3) Avoid assumptions


Another point that Asif touched on was the importance of avoiding assumptions. As human beings we have multiple layers to our identities. An employee can be both gender-diverse and a carer, for example. Diversity is not a singular thing - and nor is it necessarily a visible characteristic. You cannot tell whether someone has dyslexia simply by looking at them. Similarly, we must avoid grouping employees into a category and assuming they want the same things because they’re the same age, nationality, gender, or otherwise.

The simple fact is that no two employees are the same, even if they have the same physical disability, are both women, and were born in the same year. Rather than making assumptions, we need to enable people to communicate their individual wants and needs in a safe and inclusive environment. This is how we create real awareness and understanding, and it’s how we reduce the harmful stereotypes and microaggressions that prevent progress. 


4) Adapt and learn


So communication is obviously a key part of this. It’s about asking questions, yes, but also really listening to the answers so that the organisation - and its people - can continue to adapt and become even more inclusive.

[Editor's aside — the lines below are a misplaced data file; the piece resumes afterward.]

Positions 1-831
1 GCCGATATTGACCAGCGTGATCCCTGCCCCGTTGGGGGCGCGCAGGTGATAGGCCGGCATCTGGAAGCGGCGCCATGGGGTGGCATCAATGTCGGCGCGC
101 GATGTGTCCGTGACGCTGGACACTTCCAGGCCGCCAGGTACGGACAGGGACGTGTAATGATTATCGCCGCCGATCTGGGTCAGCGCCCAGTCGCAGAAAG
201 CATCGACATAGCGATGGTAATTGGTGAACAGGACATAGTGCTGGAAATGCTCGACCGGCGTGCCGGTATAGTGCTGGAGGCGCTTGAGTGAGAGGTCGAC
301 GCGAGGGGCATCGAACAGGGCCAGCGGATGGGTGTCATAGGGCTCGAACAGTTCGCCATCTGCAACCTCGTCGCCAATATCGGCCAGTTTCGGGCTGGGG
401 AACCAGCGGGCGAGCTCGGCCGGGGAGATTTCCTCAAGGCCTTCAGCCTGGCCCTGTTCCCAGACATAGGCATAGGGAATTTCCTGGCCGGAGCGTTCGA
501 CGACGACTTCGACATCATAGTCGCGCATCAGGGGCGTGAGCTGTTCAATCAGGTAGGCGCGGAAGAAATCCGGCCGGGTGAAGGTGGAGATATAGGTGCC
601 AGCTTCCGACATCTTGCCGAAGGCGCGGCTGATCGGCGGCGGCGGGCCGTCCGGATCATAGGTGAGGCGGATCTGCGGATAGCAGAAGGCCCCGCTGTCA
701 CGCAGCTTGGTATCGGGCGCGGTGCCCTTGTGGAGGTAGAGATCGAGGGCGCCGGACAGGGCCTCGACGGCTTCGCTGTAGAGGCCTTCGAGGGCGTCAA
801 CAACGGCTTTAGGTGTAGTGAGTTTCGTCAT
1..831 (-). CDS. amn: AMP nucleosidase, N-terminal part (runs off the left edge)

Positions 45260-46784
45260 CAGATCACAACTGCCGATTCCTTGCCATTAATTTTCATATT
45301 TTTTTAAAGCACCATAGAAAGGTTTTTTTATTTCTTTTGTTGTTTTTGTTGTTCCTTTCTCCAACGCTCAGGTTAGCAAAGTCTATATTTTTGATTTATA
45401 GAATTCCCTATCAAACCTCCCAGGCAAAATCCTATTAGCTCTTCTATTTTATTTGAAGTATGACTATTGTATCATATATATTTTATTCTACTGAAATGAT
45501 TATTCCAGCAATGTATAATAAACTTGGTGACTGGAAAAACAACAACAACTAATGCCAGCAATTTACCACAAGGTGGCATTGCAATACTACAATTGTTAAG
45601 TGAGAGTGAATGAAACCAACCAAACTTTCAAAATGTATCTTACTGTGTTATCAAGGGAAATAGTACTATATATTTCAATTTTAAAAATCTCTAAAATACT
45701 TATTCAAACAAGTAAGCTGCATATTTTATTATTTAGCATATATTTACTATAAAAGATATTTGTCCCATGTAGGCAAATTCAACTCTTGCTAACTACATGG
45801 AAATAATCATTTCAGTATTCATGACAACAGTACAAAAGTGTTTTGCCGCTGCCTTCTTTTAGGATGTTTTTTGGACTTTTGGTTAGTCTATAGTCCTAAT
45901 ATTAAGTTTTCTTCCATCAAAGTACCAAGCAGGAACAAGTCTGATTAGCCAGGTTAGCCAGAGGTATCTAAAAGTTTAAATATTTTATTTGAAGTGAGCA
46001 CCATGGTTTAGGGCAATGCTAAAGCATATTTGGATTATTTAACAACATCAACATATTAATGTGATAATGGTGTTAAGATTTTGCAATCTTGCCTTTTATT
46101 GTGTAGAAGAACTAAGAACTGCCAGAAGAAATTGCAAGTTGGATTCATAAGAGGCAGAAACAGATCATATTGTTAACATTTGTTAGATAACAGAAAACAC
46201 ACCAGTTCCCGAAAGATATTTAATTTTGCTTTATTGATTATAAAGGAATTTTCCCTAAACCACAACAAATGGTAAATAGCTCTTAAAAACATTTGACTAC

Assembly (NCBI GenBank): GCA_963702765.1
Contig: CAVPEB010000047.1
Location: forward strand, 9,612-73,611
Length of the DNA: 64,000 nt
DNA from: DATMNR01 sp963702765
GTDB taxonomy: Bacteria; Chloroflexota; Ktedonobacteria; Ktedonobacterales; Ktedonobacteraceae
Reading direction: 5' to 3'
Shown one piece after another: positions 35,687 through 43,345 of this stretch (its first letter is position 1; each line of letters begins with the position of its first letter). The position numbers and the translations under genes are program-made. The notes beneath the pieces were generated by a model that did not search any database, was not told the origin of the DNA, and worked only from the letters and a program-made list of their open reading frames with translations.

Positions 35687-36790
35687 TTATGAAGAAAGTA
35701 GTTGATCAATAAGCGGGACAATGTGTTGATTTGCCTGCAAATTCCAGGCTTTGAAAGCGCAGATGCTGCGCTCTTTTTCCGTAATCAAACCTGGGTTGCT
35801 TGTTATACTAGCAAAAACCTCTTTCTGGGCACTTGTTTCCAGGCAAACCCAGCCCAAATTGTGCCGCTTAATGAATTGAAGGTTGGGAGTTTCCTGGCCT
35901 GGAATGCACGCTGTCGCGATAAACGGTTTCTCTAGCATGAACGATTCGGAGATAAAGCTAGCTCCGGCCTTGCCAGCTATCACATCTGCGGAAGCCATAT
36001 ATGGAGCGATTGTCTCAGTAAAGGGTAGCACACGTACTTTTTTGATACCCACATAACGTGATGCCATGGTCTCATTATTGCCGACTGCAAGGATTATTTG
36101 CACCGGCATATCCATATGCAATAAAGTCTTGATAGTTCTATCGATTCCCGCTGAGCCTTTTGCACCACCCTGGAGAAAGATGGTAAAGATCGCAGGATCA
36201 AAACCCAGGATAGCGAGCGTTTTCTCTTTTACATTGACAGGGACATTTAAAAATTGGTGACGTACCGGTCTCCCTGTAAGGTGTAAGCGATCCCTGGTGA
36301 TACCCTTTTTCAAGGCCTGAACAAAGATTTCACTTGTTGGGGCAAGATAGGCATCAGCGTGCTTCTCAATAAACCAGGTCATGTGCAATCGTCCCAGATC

But this won’t happen overnight. It’s a journey and people will inevitably make mistakes along the way. Crucially, though, and where there was positive intent, Asif stressed that these mistakes should be viewed as an opportunity for the individual to rectify their behaviour and even educate others. To achieve that, he explained, the company must work on creating a culture that enables people to make mistakes and be forgiven. 

This forgiveness also plays a key role in helping to break down the fear factor that stops many managers and employees from broaching certain subjects or asking questions that could help them to learn and do better. Of course, that’s understandable. People don’t want to get it wrong. They don’t want to cause offence or appear ignorant. Yet if we are to get past this, we need to let people know that it’s ok to get it wrong and be corrected so long as the intention was good.  

5) Create the right conversations

“Diversity isn’t that difficult.”

This was one of Asif’s final quotes - and it left us feeling optimistic about the future of ED&I. What Asif was alluding to was that, while there’s still a long way to go, the solution lies in a simple process that organisations of all shapes and sizes can put into place.  

The first step involves creating the right conversations in which employees can speak openly and honestly about their feelings and the things they need in order to feel valued and included at work. Most importantly, these discussions should be framed around the issues that matter most to any one individual employee. They should be shaped and led by the employee so that the manager can become aware of their lived experiences and therefore support them in achieving the outcomes that they want and deserve.

Want to talk about enabling effective conversations and supporting ‘indiversity’ in your organisation? Book a discovery call with OpenBlend today.